With many hospitals and healthcare organizations in the region still running legacy IT, some reminders about identity security are in order …

With healthcare organizations being heavy targets of cyberattacks and data theft, it is clear that the data must be of key interest to people with malicious intent, from a national security perspective.

As the industry becomes increasingly digitalized, more complex and dynamic identity populations belonging to clinical staff, medical practitioners, nursing students and more, will be targeted.

At the same time, numerous non-employee identities, including those of contractors, vendors, panel doctors, affiliate specialists and temporary healthcare workers and locum practitioners will require access to sensitive patient information for their routine work. 

One thing is clear; no healthcare organization can afford to exclude identity security as a priority, and identity security needs to be a key consideration for all cyber and digital strategies. 

Beefing up identity security in healthcare

Proper identity security affords healthcare organizations complete visibility and orchestration of granular access of all user types and their related access, including all permissions, entitlements, and roles.

This ensures healthcare workers, regardless of the role they play in the healthcare organization and whether they are internal or external support, will have access to only the resources and applications they need to perform their job function.

With a comprehensive identity security strategy, healthcare organizations can also spot risky user behavior patterns, and detect and prevent toxic access combinations that could lead to potential fraud or data theft.

For non-employee identities, healthcare organizations need to ensure the former group are properly identified and authenticated before being allocated access to sensitive data.

Chern-Yue Boey, Senior Vice President, SailPoint

With proper identity proofing measures put in place, and an identity management platform that provides context-rich identity information, healthcare organizations can fully validate non-employee identities across their time with the organization. 

Moving from legacy to SaaS-first 

It is common for healthcare organizations to continue running legacy systems and applications, with the goal of preserving historical data that is not migrated to newer, more secure solutions.

However, healthcare organizations continuing to run on legacy systems are simply inviting risks. Given the strategic shift towards interoperability across multiple, diverse care settings, the impact from cyberattacks on vulnerable systems are considerable, with potentially catastrophic implications.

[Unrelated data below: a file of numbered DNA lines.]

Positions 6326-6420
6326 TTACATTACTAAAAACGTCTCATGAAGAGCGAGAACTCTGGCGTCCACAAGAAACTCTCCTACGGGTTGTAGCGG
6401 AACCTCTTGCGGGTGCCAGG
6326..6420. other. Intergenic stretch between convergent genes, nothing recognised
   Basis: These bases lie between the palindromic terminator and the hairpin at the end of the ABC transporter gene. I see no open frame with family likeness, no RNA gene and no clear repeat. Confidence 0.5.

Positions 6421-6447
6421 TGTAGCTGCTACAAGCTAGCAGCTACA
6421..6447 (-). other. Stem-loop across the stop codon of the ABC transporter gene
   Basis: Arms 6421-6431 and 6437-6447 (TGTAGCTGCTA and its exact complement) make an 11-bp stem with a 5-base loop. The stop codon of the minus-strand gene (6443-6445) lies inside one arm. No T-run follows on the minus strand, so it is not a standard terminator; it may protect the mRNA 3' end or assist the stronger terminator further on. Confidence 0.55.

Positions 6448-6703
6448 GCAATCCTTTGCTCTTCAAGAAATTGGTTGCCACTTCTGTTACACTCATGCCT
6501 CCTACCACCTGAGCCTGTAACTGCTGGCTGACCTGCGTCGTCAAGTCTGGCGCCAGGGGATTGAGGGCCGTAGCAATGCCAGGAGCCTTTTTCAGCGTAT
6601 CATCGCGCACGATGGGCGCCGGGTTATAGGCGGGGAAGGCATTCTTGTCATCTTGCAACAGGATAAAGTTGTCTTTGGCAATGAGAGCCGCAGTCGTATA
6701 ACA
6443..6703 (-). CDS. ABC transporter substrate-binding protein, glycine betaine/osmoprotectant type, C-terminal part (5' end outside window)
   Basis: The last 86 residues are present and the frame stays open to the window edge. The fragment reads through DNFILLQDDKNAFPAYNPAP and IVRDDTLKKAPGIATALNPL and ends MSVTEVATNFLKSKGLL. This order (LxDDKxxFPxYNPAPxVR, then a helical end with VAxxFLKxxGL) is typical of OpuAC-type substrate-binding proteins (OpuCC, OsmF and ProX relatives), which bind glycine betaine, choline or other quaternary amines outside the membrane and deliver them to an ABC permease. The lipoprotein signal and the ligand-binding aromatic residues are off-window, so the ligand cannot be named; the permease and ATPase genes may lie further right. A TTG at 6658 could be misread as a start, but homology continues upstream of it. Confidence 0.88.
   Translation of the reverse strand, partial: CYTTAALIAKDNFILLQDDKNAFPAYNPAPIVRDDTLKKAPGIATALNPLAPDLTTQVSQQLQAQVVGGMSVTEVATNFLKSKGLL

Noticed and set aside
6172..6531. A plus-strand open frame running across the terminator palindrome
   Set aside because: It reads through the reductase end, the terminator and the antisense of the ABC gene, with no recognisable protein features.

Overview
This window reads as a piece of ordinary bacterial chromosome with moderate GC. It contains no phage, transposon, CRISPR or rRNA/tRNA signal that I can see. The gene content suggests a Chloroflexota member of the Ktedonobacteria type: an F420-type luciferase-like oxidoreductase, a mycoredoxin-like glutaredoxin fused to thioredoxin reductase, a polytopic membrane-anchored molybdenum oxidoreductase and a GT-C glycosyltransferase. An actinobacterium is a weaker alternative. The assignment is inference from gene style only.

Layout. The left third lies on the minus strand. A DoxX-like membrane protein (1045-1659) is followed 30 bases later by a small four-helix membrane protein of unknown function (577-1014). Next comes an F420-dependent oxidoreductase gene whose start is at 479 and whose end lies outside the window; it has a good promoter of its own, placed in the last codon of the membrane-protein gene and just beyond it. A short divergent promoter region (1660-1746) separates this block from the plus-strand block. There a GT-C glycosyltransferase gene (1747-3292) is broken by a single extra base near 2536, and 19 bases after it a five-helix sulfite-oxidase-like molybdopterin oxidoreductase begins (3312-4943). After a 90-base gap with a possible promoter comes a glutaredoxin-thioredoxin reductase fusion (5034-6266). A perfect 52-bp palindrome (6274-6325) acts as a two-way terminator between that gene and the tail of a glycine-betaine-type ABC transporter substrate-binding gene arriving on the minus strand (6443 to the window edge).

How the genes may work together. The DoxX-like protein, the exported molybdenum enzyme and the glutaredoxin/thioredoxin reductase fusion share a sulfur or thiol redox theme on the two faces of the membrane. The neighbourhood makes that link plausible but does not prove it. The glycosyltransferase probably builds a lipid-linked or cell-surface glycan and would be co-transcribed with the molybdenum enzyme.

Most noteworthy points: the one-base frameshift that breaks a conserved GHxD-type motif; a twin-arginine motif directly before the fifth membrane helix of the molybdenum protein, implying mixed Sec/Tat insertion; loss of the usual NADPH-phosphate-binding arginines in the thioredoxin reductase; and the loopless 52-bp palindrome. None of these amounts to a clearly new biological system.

As healthcare organizations embrace digital transformation, the ease of Software-as-a-Service (SaaS) adoption will allow them to scale faster, react quicker, and control costs better. However, with so many new applications in play, the difficult task for IT and security teams is in supporting this newfound flexibility while at the same time securing the enterprise and protecting its assets. The answer lies in automation. 

Automation — specifically automated discovery and management — can enable healthcare organizations to get continuous and accurate visibility into their entire SaaS environment:  a complete, real-time picture of every single SaaS app in use. This visibility provides the foundation for a successful cybersecurity program, providing a degree of insight that allows controls to be put in place to govern all SaaS access, manage identities across every app, control software spend more effectively, and ultimately reduce risk. 

With this automation model in place, healthcare organizations can tackle issues head-on, ensuring sensitive data is managed accordingly, while employees are given the right access they require.

In the long run, this can improve productivity and reduce pressures on employees. In the current landscape of labor and skills shortages, a SaaS-first approach provides continuous agility to the evolving nature of the healthcare sector, enabling healthcare workers to focus on their key responsibility: providing optimal patient care.

Embracing AI- and ML-driven identity security

Healthcare organizations that incorporate AI and ML into their cybersecurity program can reap substantial benefits:

    • They can increase the speed of detection and response for threats, monitoring access privileges and abnormal entitlements for users to prevent data breaches
    • Rapidly detect intrusions, analyzing and defending against threats in real-time
    • Ease access management duties for healthcare IT professionals that currently may spend a third or more of their average work week managing permissions and access
    • Automate and streamline identity processes and decisions such as access requests, role modeling, and access certifications, driving greater efficiencies across the organization
    • Facilitate agile defining of user roles and creating of access policies while placing an emphasis on enablement, security, and compliance, thereby not only providing access but also properly controlling that access
    • By managing third-party risks at the identity level, healthcare organizations can lower the risk of overprovisioning users, and support timely termination of access

Ensuring the security of patient data is not only essential for regulatory compliance but also for protecting patient privacy and maintaining trust in healthcare providers. It is therefore vital to apply appropriate technical and organizational measures to avoid possible breaches and threats to data security, with identity security at the core of safeguarding data and networks.